September, 2011

On the other side, the Chile - California Plan helped the positioning of California in Chile and Latin America, creating conditions for expanding US exports to the region and the building of strong bonds that today can be used for developing new areas of joint ventures and commerce. Today, Chile is a 16.000 dollars per capita country. The present government declared a new target: to be a developed nation for 2022, that is 22 or 24.000 dollars per capita like Portugal or New Zealand. Reaching this target is not only a matter of good will, correct decisions, or even access to more capital. The challenge is bigger and more complex. It is not just producing more copper or exporting more salmon, fresh fruits or wine. Chile will be a developed country, only if it is able to produce a radical change on innovation and educational capabilities. To be a developed country today is to be positioned in the international, globalized networks of research and innovation. California today, considered as a region, is one of the more advanced economies in the world. Innovation, as a culture, has nurtured this development. That is the reason that today, when we mourn Steve Jobs, we recognize in him a public Californian personality that played such a crucial role, not only in California, but all around the world. California is a land of permanent change and creation. Connecting innovation networks and intermingling their conversations between Chile and California is the only way in which innovation can be expanded and create more wealth and social development for both, Chile and California. This is the basic story behind this second phase of the "Chile- California Plan, a XXI century strategic partnership" that was signed between both territories in 2008 and renovated by the President of Chile when he visited California in 2010. The first plan was designed inside the framework of "development aid". This second phase is part of an strategic partnership. The main areas of action of the Chile California Plan today are green energies, water and environment, education, science and specially biotechnology, modern agriculture and TICs. In each of these areas we are looking for mutual benefits. This is a partnership, so we are looking for developing new areas of research with a joint effort to identify activities with common interests, and for Chilean students to study in California, with scholarships fully paid by Chile, and to identify opportunities for joint ventures and the increase in bilateral trade. The XXI century is the century of the networks, de global economy and the development of joint ventures between north and south. The Chile California Plan is an instrument for that, which will benefit Chile in its way to be a developed country, and also California in the relationship with Latin America using Chile as platform for the region and to develop joint ventures to expand in the Pacific, the ocean of the future. Sincerely yours,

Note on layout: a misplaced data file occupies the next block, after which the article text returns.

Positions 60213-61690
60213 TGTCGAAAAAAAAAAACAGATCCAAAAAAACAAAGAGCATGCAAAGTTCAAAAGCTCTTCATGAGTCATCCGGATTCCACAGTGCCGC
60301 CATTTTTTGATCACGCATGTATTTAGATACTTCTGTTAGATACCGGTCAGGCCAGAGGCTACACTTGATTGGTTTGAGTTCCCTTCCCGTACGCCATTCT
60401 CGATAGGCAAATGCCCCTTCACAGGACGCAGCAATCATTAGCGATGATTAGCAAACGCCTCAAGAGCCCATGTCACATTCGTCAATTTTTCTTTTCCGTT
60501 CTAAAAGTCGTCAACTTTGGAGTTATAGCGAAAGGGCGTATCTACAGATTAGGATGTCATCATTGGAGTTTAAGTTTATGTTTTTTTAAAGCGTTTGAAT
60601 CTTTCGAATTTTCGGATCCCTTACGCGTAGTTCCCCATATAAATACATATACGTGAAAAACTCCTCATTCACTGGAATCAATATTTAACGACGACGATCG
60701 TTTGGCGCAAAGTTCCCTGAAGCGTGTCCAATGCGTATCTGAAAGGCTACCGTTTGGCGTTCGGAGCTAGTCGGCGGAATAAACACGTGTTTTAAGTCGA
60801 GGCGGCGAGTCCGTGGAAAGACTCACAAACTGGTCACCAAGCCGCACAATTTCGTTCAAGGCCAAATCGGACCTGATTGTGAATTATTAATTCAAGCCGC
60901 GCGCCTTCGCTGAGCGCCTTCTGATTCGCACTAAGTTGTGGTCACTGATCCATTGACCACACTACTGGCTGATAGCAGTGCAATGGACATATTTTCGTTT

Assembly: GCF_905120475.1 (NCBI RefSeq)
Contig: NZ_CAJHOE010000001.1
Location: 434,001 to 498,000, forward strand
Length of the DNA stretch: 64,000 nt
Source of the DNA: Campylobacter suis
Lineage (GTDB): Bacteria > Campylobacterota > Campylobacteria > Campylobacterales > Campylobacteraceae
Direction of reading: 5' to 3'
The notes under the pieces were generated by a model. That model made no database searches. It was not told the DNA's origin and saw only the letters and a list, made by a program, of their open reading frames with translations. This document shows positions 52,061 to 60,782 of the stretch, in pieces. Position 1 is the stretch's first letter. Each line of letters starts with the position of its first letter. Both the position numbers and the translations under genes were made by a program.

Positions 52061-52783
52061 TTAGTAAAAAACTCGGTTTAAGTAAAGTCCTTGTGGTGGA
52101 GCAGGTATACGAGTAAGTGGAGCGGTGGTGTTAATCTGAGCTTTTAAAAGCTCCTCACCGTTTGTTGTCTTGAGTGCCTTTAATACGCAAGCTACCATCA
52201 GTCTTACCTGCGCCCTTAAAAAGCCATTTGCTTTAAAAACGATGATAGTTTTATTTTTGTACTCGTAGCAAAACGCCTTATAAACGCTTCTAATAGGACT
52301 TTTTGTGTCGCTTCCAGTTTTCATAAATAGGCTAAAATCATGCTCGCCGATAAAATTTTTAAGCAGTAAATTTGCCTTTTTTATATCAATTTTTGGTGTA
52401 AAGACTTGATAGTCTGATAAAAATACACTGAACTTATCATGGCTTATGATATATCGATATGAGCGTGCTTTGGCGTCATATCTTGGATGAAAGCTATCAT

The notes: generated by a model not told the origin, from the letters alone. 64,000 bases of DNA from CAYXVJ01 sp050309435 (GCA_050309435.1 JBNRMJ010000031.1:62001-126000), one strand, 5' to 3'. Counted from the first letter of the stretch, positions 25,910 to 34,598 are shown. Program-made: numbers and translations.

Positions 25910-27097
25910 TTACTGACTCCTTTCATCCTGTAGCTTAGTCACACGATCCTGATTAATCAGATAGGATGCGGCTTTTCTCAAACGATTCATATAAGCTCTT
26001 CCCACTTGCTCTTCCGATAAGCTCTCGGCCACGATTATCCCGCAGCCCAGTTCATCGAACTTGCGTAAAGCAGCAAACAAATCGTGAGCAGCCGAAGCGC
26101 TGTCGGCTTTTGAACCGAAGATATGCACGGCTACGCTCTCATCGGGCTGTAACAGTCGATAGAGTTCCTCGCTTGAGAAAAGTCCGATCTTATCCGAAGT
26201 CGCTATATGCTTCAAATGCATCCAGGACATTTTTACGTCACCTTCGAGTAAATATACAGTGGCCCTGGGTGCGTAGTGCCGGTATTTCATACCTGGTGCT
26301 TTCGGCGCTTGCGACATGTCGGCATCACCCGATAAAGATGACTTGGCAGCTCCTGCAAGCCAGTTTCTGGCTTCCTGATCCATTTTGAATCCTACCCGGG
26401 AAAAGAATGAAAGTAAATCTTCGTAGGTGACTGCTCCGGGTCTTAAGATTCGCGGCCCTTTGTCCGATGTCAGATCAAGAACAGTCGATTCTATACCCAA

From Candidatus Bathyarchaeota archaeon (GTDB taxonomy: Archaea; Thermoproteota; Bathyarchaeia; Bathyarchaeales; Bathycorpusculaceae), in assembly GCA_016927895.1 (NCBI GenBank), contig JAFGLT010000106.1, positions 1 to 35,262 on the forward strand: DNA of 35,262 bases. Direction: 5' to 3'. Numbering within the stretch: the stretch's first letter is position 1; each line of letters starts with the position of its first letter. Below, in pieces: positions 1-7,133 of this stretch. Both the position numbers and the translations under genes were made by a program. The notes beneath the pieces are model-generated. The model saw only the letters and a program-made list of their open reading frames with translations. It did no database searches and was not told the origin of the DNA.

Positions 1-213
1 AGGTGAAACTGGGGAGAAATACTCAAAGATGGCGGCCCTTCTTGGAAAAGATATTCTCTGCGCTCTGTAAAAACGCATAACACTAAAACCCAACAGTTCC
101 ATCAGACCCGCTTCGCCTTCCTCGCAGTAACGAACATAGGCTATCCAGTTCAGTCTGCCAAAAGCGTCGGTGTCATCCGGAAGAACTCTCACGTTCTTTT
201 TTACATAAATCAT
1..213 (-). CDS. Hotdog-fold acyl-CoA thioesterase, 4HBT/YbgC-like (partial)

Gabriel Rodriguez Executive Director, Chile-California Plan Director for Energy, Science, Technology & Innovation, Ministry of Foreign Affairs CHILE – CALIFORNIA COUNCIL EXECUTIVE SECRETARY / 870 MARKET STREET, SUITE 1058, SAN FRANCISCO, CA 94102 / cbarrosj@minrel.gov.cl / 510 610 6565